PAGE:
- Lack of Flexibility: The STAR method may not allow for flexibility or adaptation in certain interview situations.
Some interviewers are more conversational and the rigid structure of the STAR method may not align with their style or expectations.
- Focus on Past Experiences: The STAR method focuses on past experiences and achievements.
While it is essential to showcase your relevant accomplishments, it may not fully capture your potential for future success or your ability to adapt to new challenges.
- Limited Contextual Information: The STAR method often emphasizes the specific situation, task, action, and result without providing broader contextual information.
This can make it challenging for interviewers to understand the larger impact or significance of the candidate’s experience.
- Lack of Reflection: The STAR method does not explicitly include a reflection component, where candidates can discuss what they learned or how they grew from the experience.
Reflection is valuable as it showcases self-awareness, the ability to learn from experiences, and personal development.
- Potential for Formulaic Responses: Because the STAR method is well-known and widely used, some candidates may provide rehearsed or formulaic responses to behavioral questions.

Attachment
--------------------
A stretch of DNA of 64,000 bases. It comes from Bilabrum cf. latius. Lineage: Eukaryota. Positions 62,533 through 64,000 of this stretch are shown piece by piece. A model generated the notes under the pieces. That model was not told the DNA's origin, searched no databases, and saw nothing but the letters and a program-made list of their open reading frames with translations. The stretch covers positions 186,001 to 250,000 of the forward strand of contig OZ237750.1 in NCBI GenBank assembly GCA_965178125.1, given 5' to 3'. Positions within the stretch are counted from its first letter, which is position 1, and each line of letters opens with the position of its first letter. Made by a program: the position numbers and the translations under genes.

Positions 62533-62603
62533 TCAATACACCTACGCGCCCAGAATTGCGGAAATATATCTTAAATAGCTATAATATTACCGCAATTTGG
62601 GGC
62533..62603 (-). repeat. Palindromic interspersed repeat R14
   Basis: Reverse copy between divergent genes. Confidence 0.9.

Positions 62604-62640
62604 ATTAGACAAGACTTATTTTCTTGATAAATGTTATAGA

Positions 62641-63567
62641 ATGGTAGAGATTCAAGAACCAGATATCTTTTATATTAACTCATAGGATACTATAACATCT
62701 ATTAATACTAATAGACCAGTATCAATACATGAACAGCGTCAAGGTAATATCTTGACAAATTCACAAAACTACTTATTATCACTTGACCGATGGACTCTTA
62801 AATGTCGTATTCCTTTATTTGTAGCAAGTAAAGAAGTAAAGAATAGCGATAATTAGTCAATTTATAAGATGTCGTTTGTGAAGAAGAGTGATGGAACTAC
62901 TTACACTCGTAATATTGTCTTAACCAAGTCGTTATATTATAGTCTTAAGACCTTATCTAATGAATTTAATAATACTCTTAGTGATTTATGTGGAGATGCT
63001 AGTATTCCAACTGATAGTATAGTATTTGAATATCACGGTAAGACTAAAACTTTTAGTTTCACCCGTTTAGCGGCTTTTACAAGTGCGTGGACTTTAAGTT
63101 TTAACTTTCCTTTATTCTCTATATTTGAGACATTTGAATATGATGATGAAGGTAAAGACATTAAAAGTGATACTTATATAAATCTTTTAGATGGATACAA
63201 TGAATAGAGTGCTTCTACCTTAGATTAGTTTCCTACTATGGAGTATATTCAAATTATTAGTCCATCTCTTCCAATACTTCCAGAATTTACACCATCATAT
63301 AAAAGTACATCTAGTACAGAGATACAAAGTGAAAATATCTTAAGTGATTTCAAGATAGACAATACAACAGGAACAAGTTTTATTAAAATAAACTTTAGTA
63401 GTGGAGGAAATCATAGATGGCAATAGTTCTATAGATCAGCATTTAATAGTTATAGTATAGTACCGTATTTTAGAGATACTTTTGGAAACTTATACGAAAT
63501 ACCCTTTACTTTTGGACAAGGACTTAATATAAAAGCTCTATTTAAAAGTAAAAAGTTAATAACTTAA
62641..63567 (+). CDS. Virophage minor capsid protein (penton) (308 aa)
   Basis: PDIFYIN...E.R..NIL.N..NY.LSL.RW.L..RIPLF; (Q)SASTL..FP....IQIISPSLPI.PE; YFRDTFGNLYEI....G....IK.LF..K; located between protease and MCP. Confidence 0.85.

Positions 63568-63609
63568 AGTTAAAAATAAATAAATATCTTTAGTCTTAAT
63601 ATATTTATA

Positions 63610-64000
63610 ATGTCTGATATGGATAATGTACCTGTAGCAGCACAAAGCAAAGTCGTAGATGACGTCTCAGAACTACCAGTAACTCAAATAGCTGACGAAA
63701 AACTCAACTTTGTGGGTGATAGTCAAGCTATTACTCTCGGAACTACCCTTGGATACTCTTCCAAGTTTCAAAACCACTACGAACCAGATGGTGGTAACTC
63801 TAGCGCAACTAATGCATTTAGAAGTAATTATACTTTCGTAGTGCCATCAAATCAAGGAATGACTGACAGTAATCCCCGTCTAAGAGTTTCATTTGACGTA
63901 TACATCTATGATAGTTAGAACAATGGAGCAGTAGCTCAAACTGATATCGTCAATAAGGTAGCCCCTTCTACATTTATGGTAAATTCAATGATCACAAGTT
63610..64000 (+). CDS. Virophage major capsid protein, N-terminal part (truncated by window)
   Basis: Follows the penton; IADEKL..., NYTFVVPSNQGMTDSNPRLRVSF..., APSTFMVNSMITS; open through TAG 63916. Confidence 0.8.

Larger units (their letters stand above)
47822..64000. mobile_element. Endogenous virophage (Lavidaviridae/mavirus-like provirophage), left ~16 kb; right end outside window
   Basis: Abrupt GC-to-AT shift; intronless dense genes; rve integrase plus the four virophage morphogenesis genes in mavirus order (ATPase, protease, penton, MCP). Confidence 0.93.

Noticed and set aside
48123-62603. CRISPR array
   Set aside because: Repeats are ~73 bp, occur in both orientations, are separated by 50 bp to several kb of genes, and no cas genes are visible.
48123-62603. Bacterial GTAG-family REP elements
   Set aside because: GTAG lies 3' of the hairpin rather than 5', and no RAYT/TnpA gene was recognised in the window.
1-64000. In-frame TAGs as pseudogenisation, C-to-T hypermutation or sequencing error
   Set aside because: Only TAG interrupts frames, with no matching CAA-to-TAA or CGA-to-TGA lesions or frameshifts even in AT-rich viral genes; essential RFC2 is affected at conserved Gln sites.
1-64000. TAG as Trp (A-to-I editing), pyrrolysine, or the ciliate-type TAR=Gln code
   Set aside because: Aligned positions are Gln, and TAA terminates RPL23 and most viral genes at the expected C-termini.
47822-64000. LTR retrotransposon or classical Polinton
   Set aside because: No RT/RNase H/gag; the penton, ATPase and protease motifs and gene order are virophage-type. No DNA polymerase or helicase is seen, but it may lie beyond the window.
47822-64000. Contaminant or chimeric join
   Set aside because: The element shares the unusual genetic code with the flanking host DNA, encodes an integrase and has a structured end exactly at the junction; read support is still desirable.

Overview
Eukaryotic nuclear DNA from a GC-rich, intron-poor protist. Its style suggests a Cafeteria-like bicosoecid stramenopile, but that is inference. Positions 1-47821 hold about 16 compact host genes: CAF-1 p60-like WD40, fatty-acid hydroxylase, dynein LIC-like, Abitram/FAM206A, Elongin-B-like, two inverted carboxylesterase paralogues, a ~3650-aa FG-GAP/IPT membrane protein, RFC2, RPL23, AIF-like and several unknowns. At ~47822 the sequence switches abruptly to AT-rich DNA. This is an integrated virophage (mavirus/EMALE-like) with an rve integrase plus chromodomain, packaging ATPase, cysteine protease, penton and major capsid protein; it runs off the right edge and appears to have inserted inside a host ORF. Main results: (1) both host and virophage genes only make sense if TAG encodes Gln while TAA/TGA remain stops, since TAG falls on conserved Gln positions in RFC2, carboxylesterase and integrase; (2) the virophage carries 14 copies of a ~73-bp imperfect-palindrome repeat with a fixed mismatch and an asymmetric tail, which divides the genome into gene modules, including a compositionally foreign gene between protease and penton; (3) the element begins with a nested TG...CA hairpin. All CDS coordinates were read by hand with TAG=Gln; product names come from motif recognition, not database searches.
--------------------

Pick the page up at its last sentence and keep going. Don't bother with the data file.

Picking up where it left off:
This can make it difficult for interviewers to gauge your authenticity and true problem-solving abilities.
In a nutshell, this framework fails to invite the listener into the conversation. They are effectively a third-party observer.
The focus of a STAR story is on telling and explaining rather than on sharing and involving the listener.
You are a Storyteller
You tap into your inner storyteller all the time.
You tell stories to your friends and family.
You tell stories on the sideline at your kids’ soccer games and at family gatherings.
You’re a storyteller and I’m willing to bet a pretty good one.
you’ve been telling stories of all shapes and sizes since the time you can talk!
When you are relaying what just happened to you at the grocery store,
Or, talking about the goal your child just scored
Or, the sharing the latest shenanigans of your pup to your sister.